Bradenton Herald – May 15, 2005 – Roger Mooney – One across: Nickname for rebounder Rodman. Lance Carter moved to another clue. Boston hockey great. Three letters. “Orr,” Carter said, and with a pen, he wrote the name of Hall of Famer Bobby Orr in blue ink.
It was four o’clock on a Tuesday afternoon in mid-April. The first pitch for the Tampa Bay Devil Rays’ game at Tropicana Field wasn’t for another 3 hours, 15 minutes. Carter and fellow Rays pitcher Travis Harper completed a long-toss session 20 minutes earlier. The players didn’t have to be on the field to stretch before batting practice for another half-hour. Now what? Why not warm up the brain? Crossword puzzles.
“In baseball there’s a lot of downtime,” said John F. Murray, Ph.D., a clinical and sports performance psychologist from Palm Beach. “Anything players can do in between, cross-train mentally, I call it, can give them a little breather and help them come back stronger.”
“I think it makes sense,” Murray said.
Baseball, it’s been said, is a timeless game.
If you believe that, you should watch time drip by before a game.
Players reach the clubhouse at least three hours before game time. Some arrive one to two hours earlier than that. Batting practice is scheduled for 1 hour, 15 minutes. That leaves nearly three hours of free time. Some players need that time to receive treatment for injuries. Others lift weights. Some watch film of the opposing pitchers or of themselves hitting.
Subtract another 15 or 20 minutes for a pregame meal, and you still have a lot of time to fill.
What to do . . .?
“Being bored can be a problem for athletes,” Murray said. “You can lose your edge. So anything you can do to occupy your mind is good.”
After his throwing session with Harper, Carter began a ritual he follows almost daily, at least when the Rays are home. He showered and changed into his batting practice attire – white uniform pants, green Rays T-shirt and green pullover warm-up jacket. He grabbed the classified section of a local newspaper, opened to Page 2, folded the paper into a small rectangle, reached for a pen and sat down in front of his locker.
Soon Harper appeared at his locker, which is to the left of Carter’s. Then Trever Miller, another member of the Rays’ bullpen whose locker is next to Harper’s, joined in. Together, they work through a crossword puzzle.
“I’m not very good at these,” said Carter, the former Manatee High and Manatee Community College standout. “I usually wait for Trever.”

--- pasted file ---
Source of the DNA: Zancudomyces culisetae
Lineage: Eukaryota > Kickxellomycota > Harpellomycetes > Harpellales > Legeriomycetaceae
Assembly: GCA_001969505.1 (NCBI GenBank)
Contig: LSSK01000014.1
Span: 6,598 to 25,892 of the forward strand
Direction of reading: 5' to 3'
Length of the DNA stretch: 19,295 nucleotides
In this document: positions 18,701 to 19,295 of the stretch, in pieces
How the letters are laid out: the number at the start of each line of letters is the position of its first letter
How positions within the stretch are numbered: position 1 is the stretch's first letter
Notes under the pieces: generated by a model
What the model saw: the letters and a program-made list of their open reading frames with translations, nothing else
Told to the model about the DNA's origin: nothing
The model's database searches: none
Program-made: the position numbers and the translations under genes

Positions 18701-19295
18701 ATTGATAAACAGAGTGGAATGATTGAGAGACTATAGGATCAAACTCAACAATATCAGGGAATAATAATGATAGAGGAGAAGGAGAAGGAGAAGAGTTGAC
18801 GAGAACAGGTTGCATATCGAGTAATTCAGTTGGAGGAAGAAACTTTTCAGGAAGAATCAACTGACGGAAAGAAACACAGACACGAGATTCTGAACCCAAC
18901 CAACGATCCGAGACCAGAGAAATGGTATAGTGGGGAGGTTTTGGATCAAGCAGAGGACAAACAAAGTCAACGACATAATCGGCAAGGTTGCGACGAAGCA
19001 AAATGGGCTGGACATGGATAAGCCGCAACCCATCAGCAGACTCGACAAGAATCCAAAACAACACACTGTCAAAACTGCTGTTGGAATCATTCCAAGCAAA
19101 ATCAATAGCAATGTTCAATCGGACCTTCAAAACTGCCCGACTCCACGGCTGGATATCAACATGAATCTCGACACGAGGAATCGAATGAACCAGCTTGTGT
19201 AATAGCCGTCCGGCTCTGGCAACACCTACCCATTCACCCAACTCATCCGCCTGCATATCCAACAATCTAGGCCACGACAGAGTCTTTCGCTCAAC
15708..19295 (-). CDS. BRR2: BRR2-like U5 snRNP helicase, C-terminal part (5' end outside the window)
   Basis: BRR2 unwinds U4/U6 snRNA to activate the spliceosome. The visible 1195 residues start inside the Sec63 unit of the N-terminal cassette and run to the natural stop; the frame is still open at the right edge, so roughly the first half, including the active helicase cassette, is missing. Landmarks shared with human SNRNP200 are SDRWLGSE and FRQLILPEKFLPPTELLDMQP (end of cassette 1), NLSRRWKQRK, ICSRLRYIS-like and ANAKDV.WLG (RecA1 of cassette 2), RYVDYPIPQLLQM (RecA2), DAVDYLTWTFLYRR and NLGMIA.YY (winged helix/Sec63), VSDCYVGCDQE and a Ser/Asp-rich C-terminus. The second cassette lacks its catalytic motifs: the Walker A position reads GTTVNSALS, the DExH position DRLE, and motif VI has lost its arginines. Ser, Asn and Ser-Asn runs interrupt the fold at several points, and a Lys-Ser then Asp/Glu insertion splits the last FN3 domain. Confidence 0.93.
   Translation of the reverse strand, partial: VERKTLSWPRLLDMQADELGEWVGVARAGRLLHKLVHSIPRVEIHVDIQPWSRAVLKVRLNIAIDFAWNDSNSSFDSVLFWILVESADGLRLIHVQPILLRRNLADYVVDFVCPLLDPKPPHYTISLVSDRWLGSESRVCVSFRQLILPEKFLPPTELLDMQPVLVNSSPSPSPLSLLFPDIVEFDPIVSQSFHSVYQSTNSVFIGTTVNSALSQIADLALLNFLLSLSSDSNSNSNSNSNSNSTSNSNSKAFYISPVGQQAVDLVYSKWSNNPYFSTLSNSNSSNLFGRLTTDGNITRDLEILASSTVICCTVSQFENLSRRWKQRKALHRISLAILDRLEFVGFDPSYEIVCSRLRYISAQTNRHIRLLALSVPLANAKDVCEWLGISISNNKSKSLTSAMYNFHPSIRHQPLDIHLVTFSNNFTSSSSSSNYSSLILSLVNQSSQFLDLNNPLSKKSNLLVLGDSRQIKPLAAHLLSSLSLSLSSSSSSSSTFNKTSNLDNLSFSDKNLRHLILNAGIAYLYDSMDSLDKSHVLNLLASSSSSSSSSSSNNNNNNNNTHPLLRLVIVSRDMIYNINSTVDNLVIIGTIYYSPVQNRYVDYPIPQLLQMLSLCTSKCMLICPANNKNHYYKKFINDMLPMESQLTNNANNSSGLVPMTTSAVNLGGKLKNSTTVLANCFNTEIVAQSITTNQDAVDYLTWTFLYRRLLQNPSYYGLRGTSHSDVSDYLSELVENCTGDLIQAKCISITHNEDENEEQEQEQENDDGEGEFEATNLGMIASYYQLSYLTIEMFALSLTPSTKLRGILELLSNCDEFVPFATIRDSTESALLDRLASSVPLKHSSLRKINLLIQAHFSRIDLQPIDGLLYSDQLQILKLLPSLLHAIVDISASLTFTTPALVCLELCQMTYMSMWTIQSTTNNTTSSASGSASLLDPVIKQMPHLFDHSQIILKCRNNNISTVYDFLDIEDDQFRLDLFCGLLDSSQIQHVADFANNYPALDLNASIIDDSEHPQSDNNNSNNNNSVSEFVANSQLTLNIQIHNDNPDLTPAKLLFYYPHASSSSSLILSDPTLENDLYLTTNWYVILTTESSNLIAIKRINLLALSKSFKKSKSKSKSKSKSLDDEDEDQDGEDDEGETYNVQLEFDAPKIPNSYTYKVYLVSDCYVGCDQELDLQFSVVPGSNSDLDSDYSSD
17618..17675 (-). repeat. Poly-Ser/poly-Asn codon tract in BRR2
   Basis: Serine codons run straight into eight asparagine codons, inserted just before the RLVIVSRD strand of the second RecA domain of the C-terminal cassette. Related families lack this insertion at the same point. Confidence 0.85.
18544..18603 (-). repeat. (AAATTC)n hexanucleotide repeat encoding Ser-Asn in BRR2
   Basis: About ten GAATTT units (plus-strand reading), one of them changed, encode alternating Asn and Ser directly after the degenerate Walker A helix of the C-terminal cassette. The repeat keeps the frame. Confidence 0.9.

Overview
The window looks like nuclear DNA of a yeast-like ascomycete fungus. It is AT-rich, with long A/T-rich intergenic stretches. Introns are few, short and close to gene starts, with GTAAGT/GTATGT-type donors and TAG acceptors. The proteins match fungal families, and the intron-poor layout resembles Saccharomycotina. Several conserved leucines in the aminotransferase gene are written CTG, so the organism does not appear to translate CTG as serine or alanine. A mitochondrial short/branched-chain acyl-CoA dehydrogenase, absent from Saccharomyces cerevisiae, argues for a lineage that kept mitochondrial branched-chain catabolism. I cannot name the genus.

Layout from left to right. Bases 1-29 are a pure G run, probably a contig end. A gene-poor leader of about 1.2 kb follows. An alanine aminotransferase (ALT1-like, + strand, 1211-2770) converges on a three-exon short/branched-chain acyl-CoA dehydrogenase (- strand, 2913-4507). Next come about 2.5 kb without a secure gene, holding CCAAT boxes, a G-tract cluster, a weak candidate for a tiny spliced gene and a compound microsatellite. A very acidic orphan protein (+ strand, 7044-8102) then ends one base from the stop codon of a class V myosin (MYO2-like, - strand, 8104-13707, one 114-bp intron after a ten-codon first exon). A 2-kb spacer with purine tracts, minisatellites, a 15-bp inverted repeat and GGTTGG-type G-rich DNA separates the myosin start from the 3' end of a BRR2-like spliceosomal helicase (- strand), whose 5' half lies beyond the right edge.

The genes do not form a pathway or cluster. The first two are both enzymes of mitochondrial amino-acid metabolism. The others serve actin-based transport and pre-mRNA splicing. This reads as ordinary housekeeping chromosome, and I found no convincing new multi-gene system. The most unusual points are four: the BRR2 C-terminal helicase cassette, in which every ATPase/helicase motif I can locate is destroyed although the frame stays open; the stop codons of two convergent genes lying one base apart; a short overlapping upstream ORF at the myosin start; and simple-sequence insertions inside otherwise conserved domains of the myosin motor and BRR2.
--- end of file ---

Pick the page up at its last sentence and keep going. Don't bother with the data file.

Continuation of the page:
There are four televisions in the Rays’ clubhouse. On this afternoon, players had their pick of the Cubs-Padres on one screen and ESPN Classic on another. One set was tuned to a music video channel. The one closest to Carter’s locker, for some unexplained reason, showed an infomercial touting a revolutionary new mop designed to make our lives easier.
Carter ignored the miracle of the once-dirty floor now sparkling clean. He was deep into his puzzle.
“I do these to kill boredom,” he said. “And to avoid sports writers.”
His wit obviously sharp, it’s his word power that could use some building.
“I’m learning a lot from these,” Carter said.
Like . . .
“Well, first and foremost, how to spell,” he said. “Different meaning for phrases and words.”
Harper leaned over.
“Worm,” he said.
“One across. Dennis Rodman’s nickname. Worm,” Harper said.
“Dangit. I knew that,” Carter said.
Card games are popular in some clubhouses. Former Rays Esteban Yan and Felix Martinez used to play dominoes.
On a counter just inside the Rays’ clubhouse and on a table inside the visiting clubhouse, you’ll find a small stack of the newspaper sections that carry the crossword puzzle. Grab one quick. They go fast.
Greg Maddux, when he was with Atlanta, was spotted in the visiting clubhouse at Tropicana Field breezing through a crossword puzzle as if he were writing out a postcard.
Former Rays coach Frank Howard used to find a quiet corner in the tunnel under the stands and make his way through a puzzle. Once he found himself the answer to a clue.
New York Yankee Tino Martinez, who played in Tampa Bay last season, likes his pregame crossword puzzle.